Selling to Large Corporations and the Government

Entering a supply chain

Government agencies and large corporations buy the same types of things most businesses do; professional services, supplies, landscaping services and so on.  Selling to government agencies can be tricky though, and that’s where Procurement Technical Assistance Centers (PTAC) come in to play.   PTAC offices provide small businesses throughout the region with assistance in submitting and understanding bidding opportunities and contracts.   In West Virginia, the designated PTAC is the Regional Contracting Assistance Center (RCAC).

RCAC Headquarters

1116 Smith Street, Suite 202

Charleston, West Virginia 25301

Phone: (304) 344-2546

RCAC currently services the entire state of West Virginia.

Our Procurement Counselors serve the following counties:

Northern Counties – Dr. Shana Nicholson (304-534-8833)

Eastern Counties – Kelly Cortright (304-821-4533)

Mid-Southern Counties – Kendra Priddy, McKenzie Greer and Mary Hedrick (304-344-2546)

Selling to the Government  Government contracts are a tremendous financial opportunity for small businesses and the Small Business Administration (SBA) offers a variety of assistance to help entrepreneurs ready to take this step.    The federal government is the largest consumers of goods and services in the world and, as such, buys all types of products and services — in both large and small quantities.  By law, the government is required to consider buying from small businesses.

The government wants to buy from small businesses for several reasons, including:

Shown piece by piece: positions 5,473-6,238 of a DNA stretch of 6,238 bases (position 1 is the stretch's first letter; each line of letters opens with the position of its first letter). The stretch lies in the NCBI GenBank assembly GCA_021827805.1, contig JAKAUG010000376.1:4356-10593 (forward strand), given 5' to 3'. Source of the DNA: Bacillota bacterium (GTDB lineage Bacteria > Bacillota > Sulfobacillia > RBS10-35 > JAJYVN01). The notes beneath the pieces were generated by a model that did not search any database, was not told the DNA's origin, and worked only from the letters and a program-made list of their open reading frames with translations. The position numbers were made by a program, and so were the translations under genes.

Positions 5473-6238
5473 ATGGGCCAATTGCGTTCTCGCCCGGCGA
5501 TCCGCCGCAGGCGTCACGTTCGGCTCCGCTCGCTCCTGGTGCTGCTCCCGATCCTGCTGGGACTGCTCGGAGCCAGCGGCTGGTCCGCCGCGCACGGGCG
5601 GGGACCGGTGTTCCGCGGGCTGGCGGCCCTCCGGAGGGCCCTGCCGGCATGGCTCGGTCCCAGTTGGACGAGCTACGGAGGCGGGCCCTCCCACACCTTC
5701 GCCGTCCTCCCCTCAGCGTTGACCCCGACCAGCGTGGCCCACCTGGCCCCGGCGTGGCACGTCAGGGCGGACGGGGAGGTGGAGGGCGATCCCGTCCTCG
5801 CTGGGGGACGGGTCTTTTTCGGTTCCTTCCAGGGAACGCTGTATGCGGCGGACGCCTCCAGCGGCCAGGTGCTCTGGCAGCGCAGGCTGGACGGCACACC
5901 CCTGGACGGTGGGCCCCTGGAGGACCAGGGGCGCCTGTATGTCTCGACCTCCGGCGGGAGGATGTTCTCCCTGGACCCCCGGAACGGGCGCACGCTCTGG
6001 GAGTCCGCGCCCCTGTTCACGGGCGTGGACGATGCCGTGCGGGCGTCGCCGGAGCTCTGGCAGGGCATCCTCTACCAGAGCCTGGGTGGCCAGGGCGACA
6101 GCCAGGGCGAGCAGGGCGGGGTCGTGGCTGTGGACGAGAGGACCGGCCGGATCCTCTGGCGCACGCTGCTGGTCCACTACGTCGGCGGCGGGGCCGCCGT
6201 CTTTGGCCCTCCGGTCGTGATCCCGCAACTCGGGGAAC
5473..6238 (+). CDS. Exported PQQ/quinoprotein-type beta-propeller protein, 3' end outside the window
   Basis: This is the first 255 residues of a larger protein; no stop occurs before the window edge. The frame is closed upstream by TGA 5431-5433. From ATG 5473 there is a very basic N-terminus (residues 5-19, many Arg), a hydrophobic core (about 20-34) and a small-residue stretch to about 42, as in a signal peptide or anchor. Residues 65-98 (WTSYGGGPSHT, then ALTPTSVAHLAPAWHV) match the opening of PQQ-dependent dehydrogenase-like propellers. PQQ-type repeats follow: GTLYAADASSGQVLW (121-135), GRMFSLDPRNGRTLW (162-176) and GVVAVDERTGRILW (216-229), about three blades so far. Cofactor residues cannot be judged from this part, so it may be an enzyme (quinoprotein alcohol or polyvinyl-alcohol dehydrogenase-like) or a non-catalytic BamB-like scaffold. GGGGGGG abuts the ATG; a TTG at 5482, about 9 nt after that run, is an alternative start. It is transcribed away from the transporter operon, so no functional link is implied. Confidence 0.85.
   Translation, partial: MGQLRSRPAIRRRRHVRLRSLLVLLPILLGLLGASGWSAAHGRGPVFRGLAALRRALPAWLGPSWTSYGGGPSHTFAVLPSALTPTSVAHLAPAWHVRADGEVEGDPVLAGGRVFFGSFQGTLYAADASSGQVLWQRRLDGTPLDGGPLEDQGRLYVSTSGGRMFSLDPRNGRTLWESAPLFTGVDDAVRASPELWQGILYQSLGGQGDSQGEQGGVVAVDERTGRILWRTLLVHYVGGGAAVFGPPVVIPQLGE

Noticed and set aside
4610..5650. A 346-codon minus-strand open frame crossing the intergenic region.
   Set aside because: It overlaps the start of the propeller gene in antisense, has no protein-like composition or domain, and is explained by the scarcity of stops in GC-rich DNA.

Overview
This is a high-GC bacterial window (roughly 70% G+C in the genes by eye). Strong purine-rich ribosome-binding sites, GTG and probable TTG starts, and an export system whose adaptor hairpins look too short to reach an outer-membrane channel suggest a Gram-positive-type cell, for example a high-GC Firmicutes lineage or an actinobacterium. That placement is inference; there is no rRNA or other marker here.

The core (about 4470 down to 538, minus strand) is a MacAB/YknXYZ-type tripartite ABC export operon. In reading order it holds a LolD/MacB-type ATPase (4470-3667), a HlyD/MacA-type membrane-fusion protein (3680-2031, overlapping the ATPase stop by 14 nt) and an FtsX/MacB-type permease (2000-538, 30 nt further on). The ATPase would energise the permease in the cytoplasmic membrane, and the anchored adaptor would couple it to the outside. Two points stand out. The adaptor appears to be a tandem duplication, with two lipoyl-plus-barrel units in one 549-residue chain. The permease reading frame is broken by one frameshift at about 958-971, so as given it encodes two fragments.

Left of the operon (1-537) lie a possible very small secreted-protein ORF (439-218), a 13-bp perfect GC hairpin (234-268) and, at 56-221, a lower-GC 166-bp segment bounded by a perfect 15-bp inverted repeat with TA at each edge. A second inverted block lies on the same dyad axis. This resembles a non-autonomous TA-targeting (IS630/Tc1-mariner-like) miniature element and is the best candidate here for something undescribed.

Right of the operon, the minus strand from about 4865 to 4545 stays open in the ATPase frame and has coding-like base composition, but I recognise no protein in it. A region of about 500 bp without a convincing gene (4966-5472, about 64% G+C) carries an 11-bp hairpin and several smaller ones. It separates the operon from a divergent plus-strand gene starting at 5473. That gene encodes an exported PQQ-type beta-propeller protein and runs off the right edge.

• Ensure that large businesses don’t “muscle out” small businesses
  • Gain access to the new ideas that small businesses provide
  • Support small businesses as engines of economic development and job creation
  • Offer opportunities to disadvantaged socio-economic groups


Becoming certified

Certification programs can help you market your business to both large business and governments. Many large corporations and governmental entities set-aside a percentage of their purchasing contracts for small businesses, minority and/or women owned businesses. Becoming “certified” as one or more of these types of businesses enables a company to bid on contracting opportunities. offers a description of certification.

Most government entities will require a company to at least go through a streamlined or shortened verification process that is specific to that agency. Certification can take from 30-90 days.

Resource organizations that assist in procurement and certification can be found in the Resource Navigator.


Business to Business Sales

Another growth opportunity for sales is selling to other businesses that need your particular product or service.   Whether it is parts for machinery, custodial services or hiring services, there are many opportunities for local businesses to sell to the other businesses in their area.   Large corporations located near you often have a goal of sourcing part of their needs from local companies, so that creates another business opportunity.   A good place to locate these opportunities is the Robert C. Byrd Institute B2B site. The Business to Business Marketplace connects manufacturers of all sizes so they can compete more effectively in the marketplace.